MCO 101 Unit 6 Lecture 5


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MCO 101 Unit 6 Lecture 5

  1. 1. Unit 6: Executing and Controlling
  2. 2. Managing Expectations <ul><li>LEARNING OUTCOMES: </li></ul><ul><li>At the end of the course, students will be able to: </li></ul><ul><ul><li>Explain fundamental concepts and principles of management including the basic roles, skills, and functions of management </li></ul></ul><ul><ul><li>Discuss the knowledgeable of historical development, theoretical aspects and practice application of managerial process </li></ul></ul><ul><ul><li>Examine the environment, technology, human resources, and organisations in order to achieve high performance </li></ul></ul><ul><ul><li>Discuss the ethical dilemmas faced by managers and the social responsibilities of businesses. </li></ul></ul>
  3. 3. Managing Expectations <ul><li>SUBJECTS DISCUSSED: </li></ul><ul><ul><li>Management, Managers and evolution of Management theory </li></ul></ul><ul><ul><li>Personality traits and diversity </li></ul></ul><ul><ul><li>Organisation, Globalisation and the resulting environments </li></ul></ul><ul><ul><li>Decision-making and Planning </li></ul></ul><ul><ul><li>Structure and Strategy </li></ul></ul><ul><ul><li>Executing and Controlling </li></ul></ul><ul><ul><li>Human Resources Management as a function </li></ul></ul><ul><ul><li>Motivation, Leadership, Groups and Teams </li></ul></ul><ul><ul><li>Communication, conflicts and politics </li></ul></ul><ul><ul><li>Operations Management. Entrepreneurship. Innovation </li></ul></ul>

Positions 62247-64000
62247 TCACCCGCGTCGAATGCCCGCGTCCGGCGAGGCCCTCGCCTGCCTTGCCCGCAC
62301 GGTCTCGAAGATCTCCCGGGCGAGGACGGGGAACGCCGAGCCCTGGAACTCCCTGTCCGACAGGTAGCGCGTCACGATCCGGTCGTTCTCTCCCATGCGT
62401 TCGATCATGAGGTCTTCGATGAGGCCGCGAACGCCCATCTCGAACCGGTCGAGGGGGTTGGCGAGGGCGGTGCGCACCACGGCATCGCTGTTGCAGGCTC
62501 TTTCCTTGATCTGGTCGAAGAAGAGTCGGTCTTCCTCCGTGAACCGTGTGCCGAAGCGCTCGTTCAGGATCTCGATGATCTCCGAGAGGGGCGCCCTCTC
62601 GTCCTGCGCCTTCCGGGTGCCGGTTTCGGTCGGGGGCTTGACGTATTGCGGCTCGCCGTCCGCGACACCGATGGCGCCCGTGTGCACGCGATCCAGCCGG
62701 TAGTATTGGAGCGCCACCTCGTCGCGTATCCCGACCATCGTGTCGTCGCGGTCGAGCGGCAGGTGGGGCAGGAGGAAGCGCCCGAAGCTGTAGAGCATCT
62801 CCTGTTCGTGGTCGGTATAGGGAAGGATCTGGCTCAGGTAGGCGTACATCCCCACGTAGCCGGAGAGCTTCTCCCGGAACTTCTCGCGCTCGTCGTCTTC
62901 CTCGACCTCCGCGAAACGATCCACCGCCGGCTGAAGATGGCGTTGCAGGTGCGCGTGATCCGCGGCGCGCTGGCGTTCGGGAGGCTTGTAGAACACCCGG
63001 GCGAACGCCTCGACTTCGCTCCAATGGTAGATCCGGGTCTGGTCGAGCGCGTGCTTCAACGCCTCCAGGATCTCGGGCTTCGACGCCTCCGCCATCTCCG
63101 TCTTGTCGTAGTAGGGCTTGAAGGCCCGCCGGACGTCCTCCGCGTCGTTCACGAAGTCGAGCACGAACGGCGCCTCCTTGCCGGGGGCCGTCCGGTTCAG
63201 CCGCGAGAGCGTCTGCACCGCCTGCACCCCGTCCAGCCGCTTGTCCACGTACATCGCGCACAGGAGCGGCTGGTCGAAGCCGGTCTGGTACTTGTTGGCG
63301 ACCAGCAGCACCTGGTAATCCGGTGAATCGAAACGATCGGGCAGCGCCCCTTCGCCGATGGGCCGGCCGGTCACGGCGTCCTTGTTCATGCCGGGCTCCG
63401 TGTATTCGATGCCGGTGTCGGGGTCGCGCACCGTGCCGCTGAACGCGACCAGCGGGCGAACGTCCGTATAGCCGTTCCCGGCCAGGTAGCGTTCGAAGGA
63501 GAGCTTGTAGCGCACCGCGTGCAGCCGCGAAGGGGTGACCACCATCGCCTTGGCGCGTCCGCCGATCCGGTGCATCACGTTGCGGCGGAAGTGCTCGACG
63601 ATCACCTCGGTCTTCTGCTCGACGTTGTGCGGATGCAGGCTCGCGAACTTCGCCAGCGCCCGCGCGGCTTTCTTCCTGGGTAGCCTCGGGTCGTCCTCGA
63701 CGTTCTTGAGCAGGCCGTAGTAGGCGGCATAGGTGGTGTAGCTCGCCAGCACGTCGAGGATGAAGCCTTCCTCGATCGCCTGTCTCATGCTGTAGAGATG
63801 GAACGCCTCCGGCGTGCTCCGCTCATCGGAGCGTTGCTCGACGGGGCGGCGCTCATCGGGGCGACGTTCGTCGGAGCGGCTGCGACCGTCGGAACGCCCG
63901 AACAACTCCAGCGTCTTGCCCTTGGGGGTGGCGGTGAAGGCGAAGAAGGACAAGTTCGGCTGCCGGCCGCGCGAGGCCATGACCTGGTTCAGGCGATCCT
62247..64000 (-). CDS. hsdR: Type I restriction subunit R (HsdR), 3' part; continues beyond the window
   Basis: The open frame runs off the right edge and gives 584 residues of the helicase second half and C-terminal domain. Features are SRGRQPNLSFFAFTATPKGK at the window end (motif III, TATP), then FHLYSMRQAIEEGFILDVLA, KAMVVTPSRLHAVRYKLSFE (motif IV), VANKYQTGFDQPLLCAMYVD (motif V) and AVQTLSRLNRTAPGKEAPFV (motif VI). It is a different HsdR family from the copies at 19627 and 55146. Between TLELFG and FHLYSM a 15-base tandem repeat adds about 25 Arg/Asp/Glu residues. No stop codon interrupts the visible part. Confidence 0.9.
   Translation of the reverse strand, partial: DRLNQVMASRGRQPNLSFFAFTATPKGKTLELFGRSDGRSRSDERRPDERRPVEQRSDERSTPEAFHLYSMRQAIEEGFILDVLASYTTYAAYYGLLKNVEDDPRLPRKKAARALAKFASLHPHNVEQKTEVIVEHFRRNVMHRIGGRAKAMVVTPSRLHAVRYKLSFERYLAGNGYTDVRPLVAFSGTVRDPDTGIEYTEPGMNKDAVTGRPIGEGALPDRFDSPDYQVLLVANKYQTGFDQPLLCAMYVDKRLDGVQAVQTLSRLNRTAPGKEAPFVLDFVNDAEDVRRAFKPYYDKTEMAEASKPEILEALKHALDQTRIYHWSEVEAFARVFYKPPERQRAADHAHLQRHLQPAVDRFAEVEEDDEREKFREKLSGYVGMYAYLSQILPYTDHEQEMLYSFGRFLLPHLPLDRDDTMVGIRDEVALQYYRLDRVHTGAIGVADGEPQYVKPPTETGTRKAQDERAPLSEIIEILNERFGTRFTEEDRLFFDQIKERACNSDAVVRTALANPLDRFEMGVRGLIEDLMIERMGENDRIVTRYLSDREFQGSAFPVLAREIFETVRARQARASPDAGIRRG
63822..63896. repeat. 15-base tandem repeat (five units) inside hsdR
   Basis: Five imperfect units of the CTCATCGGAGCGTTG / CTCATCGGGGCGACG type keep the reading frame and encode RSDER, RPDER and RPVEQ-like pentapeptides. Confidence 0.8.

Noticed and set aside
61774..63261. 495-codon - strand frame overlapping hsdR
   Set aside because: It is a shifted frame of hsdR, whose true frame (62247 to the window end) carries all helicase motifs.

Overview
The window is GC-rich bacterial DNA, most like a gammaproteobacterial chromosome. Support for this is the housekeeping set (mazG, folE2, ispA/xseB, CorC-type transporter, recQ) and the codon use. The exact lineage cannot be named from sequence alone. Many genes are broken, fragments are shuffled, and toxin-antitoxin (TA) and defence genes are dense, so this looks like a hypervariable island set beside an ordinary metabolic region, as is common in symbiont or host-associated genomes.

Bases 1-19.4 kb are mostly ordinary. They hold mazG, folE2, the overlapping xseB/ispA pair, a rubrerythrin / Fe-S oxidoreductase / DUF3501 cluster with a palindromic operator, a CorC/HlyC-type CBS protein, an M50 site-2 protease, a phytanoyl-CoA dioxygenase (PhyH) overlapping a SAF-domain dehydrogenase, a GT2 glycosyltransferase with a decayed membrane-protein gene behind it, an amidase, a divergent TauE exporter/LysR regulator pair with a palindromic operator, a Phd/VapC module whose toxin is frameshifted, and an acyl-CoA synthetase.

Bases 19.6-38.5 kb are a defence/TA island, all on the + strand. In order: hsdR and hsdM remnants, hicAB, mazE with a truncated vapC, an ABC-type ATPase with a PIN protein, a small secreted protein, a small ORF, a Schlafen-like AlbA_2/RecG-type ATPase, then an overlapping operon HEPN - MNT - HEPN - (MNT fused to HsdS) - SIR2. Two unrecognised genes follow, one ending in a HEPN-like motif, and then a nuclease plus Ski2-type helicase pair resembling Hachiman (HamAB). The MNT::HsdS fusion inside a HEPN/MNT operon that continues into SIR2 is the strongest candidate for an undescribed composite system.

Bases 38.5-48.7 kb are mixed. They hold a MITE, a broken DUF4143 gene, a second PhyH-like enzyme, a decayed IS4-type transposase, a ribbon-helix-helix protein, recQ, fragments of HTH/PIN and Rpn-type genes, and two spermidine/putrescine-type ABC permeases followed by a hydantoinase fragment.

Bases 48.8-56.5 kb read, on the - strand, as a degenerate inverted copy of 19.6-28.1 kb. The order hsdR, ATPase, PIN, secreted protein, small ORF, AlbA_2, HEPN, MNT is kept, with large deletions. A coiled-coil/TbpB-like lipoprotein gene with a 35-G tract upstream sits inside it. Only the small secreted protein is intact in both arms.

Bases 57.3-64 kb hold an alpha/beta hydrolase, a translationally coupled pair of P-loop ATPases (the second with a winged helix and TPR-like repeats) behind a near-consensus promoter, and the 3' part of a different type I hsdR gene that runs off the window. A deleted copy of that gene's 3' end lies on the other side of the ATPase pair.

4. 4. Managing Expectations <ul><li>TOPIC DETAILS: </li></ul><ul><li>After going through UNIT 6, you should be able to: </li></ul><ul><ul><li>describe the basic control process. discuss the various methods that managers can use to maintain control. </li></ul></ul><ul><ul><li>describe the behaviours, processes, and outcomes that today’s managers are choosing to control their organisations. </li></ul></ul><ul><ul><li>discuss the various methods that managers can use to maintain control. </li></ul></ul><ul><ul><li>describe the behaviours, processes, and outcomes that today’s managers are choosing to control their organisations. </li></ul></ul>
  5. 5. The Control Process But… control isn’t always worthwhile or possible Begins with establishment of clear standards of performance Involves a comparison of actual performance to desired performance Takes corrective action to repair performance deficiencies Is a dynamic, cybernetic process Consists of feedback control, concurrent control, feedforward control
  6. 6. Setting Standards Begins with establishment of clear standards of performance <ul><li>A good standard must enable goal achievement. </li></ul><ul><li>Listening to customers or observing competitors. </li></ul><ul><li>Benchmarking other companies: a) determine what to benchmark, b) identify the companies against which to benchmark, c) Collect data to determine other companies’ performance standards. </li></ul>
  7. 7. Comparison to Standards Compare actual performance to performance standards.
  8. 8. Corrective Action Identify performance deviations Analyse those deviations Develop and implement programs to correct them
  9. 9. Dynamic, Cybernetic Process Develop & Implement Program for Corrective Action Set Standards Measure Performance Compare with Standards Identify Deviations Analyse Deviations